This is in response to a question asked of me on Twitter (I’m using Twitter a lot recently, but I’d probably suggest folks use emails for questions as Twitter can be hard to catch up). The user asked potential bottlenecks with cfdocument and cfpdf. This brought up a general suggestion I thought I’d share on the blog. When does it make sense to cache ColdFusion code? There is no one answer to this. But I can tell you what serves as a red flag to me when coding. Anything operation that involves binary data is probably a candidate for caching. By binary data I mean anything non-text based, and PDFs certainly fall into that category. Images as well. So when I code and do something with cfdocument, I immediately ask myself if this is an operation I can cache so as to not run on every request. This does not mean I must cache these operations. Nor does it imply they are always slow. Again, I’m simply talking about the types of things that make me at least think of possible bottlenecks/slow processes/etc.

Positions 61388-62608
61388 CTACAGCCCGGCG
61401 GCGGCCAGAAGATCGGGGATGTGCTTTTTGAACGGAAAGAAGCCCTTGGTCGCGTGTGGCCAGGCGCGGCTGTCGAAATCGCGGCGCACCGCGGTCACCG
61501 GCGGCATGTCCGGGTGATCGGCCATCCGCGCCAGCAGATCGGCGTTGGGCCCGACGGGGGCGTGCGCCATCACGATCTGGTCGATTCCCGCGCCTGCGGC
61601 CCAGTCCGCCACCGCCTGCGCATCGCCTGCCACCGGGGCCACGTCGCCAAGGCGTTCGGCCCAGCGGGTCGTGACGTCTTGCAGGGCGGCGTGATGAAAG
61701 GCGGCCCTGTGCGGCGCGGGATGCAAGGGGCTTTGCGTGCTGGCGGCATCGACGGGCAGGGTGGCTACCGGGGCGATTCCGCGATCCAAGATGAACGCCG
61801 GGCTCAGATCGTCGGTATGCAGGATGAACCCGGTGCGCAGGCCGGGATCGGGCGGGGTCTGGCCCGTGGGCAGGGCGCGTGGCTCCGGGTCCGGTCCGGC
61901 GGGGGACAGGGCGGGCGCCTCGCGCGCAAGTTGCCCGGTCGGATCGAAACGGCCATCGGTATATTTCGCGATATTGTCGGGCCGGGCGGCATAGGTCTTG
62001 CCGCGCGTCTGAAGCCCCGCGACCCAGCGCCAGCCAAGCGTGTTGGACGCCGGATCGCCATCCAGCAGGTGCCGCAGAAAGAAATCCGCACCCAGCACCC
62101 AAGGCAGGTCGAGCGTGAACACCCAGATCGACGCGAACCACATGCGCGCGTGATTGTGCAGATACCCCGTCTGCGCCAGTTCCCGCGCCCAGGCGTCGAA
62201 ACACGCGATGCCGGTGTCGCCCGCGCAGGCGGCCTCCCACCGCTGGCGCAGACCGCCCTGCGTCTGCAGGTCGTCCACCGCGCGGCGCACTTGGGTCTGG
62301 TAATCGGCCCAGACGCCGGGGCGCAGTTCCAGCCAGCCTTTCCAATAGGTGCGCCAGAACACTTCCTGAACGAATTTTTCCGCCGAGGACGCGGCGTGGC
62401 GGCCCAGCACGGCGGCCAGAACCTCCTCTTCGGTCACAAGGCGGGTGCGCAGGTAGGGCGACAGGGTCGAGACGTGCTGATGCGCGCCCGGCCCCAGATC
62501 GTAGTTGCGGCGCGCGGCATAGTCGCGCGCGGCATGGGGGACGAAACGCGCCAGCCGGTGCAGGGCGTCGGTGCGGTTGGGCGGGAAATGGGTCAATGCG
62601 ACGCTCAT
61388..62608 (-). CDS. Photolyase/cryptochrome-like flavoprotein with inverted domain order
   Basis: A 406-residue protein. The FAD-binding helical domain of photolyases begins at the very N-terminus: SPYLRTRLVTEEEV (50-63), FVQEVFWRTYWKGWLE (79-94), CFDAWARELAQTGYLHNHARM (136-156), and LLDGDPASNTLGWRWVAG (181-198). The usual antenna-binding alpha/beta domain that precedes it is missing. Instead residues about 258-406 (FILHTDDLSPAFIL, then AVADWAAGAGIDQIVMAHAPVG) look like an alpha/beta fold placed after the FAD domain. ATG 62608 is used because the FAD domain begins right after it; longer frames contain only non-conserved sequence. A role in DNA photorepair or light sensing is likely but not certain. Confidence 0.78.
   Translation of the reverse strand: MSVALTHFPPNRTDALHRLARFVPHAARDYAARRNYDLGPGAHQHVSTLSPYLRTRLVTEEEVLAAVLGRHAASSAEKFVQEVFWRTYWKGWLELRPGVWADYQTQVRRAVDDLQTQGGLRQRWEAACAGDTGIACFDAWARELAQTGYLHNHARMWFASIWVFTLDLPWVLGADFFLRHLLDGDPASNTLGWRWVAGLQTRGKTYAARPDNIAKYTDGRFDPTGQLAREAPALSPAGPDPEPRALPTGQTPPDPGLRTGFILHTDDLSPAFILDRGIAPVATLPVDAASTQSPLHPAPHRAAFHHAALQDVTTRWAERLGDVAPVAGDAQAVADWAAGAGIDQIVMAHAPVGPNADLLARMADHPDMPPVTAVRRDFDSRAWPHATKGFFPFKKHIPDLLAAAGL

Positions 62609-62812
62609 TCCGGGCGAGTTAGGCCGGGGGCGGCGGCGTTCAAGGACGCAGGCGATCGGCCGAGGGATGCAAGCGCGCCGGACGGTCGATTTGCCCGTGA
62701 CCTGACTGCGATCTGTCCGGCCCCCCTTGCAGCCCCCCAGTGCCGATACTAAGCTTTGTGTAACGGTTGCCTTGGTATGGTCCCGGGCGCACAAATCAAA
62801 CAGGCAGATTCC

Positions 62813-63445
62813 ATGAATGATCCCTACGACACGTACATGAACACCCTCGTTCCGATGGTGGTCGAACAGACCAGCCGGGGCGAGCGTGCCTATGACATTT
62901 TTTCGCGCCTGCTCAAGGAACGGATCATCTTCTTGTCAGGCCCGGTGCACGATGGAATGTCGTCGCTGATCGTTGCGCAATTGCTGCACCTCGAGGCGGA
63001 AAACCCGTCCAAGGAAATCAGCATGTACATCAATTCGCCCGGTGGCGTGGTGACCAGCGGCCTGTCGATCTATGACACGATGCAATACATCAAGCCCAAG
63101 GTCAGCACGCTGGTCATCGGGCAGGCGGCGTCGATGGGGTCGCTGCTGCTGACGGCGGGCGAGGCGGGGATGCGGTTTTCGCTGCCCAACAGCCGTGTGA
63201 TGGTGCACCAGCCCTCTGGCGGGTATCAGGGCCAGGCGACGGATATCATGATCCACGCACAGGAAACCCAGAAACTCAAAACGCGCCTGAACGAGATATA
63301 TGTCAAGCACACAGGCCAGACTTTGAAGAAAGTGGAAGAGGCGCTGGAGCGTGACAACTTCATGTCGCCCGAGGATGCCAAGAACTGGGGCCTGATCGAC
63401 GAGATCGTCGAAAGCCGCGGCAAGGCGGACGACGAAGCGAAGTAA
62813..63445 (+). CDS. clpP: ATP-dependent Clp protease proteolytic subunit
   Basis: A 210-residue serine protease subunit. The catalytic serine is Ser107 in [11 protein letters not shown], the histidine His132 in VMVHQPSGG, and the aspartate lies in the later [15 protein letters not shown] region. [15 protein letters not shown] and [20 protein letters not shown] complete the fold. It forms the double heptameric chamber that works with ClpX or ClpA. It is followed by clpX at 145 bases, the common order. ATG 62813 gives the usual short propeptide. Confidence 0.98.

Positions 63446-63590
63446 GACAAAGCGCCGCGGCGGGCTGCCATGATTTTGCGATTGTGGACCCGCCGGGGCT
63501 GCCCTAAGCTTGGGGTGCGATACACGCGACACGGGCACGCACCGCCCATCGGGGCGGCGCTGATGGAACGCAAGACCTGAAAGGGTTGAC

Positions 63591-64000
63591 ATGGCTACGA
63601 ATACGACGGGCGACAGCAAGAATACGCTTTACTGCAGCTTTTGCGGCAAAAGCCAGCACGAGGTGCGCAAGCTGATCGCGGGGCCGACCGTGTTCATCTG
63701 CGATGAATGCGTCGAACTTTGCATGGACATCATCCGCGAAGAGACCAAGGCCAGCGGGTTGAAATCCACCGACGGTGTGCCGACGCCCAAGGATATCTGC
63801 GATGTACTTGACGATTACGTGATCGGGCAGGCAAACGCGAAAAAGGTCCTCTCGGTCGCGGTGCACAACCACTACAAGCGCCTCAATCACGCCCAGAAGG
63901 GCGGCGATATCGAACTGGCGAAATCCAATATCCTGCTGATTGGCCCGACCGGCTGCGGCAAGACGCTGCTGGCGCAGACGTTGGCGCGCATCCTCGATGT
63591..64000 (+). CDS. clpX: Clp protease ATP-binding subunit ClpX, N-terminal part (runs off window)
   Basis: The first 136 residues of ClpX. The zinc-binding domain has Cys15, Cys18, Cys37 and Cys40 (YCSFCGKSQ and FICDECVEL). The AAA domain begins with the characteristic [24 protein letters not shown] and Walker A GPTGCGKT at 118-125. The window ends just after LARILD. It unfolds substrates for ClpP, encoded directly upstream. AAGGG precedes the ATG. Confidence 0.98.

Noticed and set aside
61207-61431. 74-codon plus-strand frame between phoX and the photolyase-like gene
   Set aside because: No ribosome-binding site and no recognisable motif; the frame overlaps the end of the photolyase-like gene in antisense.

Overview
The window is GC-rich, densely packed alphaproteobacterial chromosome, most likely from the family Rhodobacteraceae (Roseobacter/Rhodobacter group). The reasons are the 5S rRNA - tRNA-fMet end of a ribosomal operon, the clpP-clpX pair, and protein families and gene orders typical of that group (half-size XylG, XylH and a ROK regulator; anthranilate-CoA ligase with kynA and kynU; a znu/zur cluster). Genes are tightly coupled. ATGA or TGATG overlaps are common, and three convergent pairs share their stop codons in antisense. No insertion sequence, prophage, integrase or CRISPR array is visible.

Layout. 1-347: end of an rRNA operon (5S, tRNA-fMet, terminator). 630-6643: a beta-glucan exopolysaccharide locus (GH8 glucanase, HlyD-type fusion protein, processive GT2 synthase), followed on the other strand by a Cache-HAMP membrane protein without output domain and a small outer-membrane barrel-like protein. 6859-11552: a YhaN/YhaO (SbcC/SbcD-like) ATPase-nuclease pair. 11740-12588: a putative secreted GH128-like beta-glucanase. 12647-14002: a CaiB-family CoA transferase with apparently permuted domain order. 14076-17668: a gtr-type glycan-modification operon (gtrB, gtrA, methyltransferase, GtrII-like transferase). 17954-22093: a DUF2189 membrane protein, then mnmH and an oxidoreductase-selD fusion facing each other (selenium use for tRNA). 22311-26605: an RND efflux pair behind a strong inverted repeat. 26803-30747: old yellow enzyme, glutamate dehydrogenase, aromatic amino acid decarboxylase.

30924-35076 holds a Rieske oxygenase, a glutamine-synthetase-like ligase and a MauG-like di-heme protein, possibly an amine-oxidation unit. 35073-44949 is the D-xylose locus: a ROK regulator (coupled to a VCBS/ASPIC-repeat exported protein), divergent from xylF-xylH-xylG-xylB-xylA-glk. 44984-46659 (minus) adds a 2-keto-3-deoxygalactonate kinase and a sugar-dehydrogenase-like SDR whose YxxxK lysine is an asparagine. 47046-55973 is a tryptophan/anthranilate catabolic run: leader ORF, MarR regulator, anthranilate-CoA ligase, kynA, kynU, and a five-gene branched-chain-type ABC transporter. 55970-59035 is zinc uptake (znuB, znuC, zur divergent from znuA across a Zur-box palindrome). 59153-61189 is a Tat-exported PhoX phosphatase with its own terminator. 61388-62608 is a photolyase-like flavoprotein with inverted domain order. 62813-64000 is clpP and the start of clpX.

As a practical example, when I was building the ColdFusion Cookbook, I knew I was going to have a PDF export option. I also figured that the operation would a) be expensive (due to the size) and b) be an excellent candidate for caching since the content wouldn’t be updated often. So I intentionally built it with a simple logical check. When you request the PDF, it will only be generated if it doesn’t exist. On the flip side, when I edit content, the cached PDF will be deleted.
Another practical example - when I blogged about jQuery Thickbox and ColdFusion image resizing, I wrote my image manipulation code to only resize once. While ColdFusion probably could handle resizing on every request quickly enough, I thought it was best to save those thumbnails so they wouldn’t be regenerated every request.
Remember - most best practices are suggestions, and this blog post is merely that - a suggestion. Happy Sunday all.